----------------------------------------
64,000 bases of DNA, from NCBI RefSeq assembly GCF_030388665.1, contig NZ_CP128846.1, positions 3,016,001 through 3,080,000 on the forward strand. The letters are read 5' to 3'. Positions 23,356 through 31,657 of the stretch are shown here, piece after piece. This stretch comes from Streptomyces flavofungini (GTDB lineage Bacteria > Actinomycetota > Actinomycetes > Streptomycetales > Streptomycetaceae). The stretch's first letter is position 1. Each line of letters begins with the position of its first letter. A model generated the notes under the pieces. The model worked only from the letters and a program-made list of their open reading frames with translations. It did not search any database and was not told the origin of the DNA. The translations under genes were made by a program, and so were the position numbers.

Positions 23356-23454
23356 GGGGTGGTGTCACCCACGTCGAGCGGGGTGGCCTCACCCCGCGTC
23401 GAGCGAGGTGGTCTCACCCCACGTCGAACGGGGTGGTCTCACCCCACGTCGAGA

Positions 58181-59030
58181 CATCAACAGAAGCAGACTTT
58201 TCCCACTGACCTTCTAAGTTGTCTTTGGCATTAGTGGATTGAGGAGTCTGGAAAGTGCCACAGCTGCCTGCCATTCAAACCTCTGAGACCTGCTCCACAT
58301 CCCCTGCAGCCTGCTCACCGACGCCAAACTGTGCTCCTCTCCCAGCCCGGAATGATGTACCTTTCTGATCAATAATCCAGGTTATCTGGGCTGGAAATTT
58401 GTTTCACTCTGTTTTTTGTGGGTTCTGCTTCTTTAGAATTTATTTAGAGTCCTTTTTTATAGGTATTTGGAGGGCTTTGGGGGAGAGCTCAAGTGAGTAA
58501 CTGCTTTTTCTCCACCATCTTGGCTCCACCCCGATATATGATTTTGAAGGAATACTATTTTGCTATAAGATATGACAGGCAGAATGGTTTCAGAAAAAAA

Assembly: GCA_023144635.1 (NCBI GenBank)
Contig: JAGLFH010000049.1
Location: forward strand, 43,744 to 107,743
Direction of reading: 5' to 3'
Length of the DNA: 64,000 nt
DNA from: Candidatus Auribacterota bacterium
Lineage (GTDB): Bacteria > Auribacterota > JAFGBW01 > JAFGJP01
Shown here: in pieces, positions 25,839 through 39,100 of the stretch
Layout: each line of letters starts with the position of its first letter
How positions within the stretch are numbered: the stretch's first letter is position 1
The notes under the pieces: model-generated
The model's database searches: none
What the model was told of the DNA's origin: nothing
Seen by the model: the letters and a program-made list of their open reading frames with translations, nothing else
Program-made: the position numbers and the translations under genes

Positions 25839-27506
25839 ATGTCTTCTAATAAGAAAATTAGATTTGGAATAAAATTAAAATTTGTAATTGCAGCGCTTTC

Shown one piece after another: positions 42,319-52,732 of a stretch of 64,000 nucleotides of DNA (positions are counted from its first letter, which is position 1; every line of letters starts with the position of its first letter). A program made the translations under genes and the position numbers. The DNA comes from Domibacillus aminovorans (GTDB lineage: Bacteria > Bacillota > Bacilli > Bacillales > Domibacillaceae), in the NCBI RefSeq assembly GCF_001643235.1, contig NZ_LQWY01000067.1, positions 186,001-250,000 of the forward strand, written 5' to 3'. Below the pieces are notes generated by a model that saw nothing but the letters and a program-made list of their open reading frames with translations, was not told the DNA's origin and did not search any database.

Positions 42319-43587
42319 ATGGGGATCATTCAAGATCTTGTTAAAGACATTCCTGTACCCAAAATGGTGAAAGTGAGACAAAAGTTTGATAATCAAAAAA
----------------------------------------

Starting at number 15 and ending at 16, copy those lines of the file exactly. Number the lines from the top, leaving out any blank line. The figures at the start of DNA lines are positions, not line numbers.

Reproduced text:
Length of the DNA: 64,000 nt
DNA from: Candidatus Auribacterota bacterium